Gibraltar Chronicle May 2024

Our latest article on the stock market, as published in the Gibraltar Chronicle.

Market Commentary May 2024

Good feelings tend to fade away fast when confronted with discomfiting reality. Following hot jobs and inflation data, investors were confronted with stumbling stocks and surging Treasury yields though mid-April. In addition to pressuring stocks, the rise in yields boosted the VIX to multi-month highs and caused a recalibration of expected Fed policy moves. However, the market has swiftly recovered suggesting that investors are anticipating the beginning of rate cuts, rather than dreading rate hikes as they had been doing for more than two years.

Gibraltar Chronicle April 2024

Our latest article on the stock market, as published in the Gibraltar Chronicle.

Market Commentary April 2024

A chart really is worth a thousand words. Technical strategists say that investors in any given period are either in the mood to “sell the rally” (bear markets) or “buy the dip” (bull markets). If 2022 was all about sell-the-rally, 2023 was (mostly) about buy-the-dip and the strategy was intense and infallible during the final quarter. Year-to-date, the dips have been shorter and shallower, usually less than 1%, before bullish buying has reasserted itself though with less intensity than in Q4. Some technical investors see weakening buy-the-dip enthusiasm as a warning sign of a near-term top. But for over a year, investors have been more inclined to buy dips than to sell rallies. Until we see a change in that trend, the likely direction is upward.

Gibraltar Chronicle March 2024

Our latest article on the stock market, as published in the Gibraltar Chronicle.

Market Commentary March 2024

Record highs for everyone – Tokyo, New York, Frankfurt, Paris but poor old London isn’t getting a look in. Maybe that’s a good thing. We don’t like all this froth. Yet according to Bank of America, overseas investors should not get too concerned. “An all-time high is not a sell signal. It’s worth remembering equity markets efficiently reflect earnings growth through time. Stock prices don’t have memories so, barring a major de-rating, 2024 could be a strong year for equities”. UK investors should not become too despondent either. Apart from those all-important ‘D’ attributes (diversification and dividends), an easing rate cycle will make old utility stocks far more attractive and expected weakness in the sterling/dollar exchange rate should drive gains in firms with substantial overseas earnings.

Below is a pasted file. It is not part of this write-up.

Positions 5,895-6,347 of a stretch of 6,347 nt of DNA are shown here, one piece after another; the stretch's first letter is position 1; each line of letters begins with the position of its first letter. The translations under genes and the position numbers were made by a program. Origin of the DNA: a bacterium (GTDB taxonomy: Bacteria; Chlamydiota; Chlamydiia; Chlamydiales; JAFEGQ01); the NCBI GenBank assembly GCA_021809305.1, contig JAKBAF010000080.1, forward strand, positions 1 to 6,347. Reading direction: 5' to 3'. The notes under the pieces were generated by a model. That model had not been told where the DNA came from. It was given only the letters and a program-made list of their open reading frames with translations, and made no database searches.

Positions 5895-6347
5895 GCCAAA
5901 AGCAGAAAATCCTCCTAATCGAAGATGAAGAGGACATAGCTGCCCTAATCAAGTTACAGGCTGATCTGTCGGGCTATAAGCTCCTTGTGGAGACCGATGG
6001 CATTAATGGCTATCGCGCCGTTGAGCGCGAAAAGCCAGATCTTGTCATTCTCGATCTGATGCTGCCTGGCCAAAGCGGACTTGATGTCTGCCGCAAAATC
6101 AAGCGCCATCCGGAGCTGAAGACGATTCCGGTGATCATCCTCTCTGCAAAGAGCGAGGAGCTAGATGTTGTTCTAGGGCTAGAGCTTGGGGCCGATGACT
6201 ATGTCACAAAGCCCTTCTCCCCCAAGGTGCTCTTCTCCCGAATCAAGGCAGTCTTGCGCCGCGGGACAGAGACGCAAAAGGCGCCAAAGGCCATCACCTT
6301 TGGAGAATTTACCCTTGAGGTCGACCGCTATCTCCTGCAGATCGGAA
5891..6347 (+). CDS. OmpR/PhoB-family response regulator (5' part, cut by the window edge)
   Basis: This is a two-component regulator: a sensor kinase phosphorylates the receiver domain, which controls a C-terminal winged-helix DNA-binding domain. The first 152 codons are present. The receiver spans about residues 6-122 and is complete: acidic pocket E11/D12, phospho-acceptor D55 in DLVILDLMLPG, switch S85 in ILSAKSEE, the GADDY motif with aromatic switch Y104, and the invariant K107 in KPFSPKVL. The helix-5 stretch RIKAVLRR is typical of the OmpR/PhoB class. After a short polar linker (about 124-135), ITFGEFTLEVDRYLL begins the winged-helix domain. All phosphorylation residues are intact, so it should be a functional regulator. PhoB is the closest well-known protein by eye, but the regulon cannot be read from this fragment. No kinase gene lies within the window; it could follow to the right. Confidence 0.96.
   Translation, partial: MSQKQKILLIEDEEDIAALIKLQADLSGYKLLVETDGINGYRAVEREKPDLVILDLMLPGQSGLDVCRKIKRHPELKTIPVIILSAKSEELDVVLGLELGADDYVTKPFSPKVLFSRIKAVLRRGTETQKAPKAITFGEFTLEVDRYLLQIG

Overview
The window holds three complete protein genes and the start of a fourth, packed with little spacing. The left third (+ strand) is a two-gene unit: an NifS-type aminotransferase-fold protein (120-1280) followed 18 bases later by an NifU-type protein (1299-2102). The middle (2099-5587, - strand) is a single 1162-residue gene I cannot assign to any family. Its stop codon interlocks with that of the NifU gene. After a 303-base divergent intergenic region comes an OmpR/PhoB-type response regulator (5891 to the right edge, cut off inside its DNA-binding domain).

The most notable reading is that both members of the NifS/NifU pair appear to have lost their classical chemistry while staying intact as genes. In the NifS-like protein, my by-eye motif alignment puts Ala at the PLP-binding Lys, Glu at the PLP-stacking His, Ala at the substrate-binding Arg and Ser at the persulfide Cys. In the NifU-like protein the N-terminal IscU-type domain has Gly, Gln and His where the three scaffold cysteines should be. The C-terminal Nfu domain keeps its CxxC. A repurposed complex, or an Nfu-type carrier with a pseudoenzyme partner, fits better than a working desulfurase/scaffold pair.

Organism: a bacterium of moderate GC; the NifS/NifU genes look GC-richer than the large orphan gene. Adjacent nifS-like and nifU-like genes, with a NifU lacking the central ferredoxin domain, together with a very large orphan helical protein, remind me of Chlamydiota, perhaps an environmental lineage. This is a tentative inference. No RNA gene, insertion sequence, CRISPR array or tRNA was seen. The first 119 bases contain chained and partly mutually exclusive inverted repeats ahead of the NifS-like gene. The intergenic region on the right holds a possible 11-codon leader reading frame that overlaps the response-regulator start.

Gibraltar Chronicle February 2024

Our latest article on the stock market, as published in the Gibraltar Chronicle.

Market Commentary February 2024

The “Energizer Bunny” stock market seems to have a lot of juice left, as the major US indices power to new all-time highs. Each day and each week, the market goes up and the rubber band is stretched further and further. Since the low of 27th October, the S&P 500 has soared almost 20%. Generally, gains like these occur during the early stages of a bull market. The 14-week RSI (a momentum indicator) hit 72% in late January, indicating the market is overbought. Just because we are overbought though does not necessarily mean stocks are necessarily approaching a top. In most cases, the market eventually pauses only to continue moving higher.

Gibraltar Chronicle January 2024

Our latest article on the stock market, as published in the Gibraltar Chronicle.

Market Commentary January 2024

We wish all our clients and readers a very Happy New Year. John Bogle, the founder of index-tracking firm Vanguard, once said “Intelligent investors will use low-cost index funds to build a diversified portfolio of stocks and bonds, and they will stay the course. And they won’t be foolish enough to think they can consistently outsmart the market.” As we know, 2023 followed a nasty bear market in many stocks, especially in the Technology sector. Coming into the new year, investors generally were bearish and not loaded with tech stocks. Well, if you just owned the S&P 500, you have done quite well. But the 71% of stocks in the S&P 500 have underperformed the index, with most of the gains coming from a few tech giants. While Mr Bogle has probably rolled over in his grave based on the concentration of returns this year, his simple advice worked again.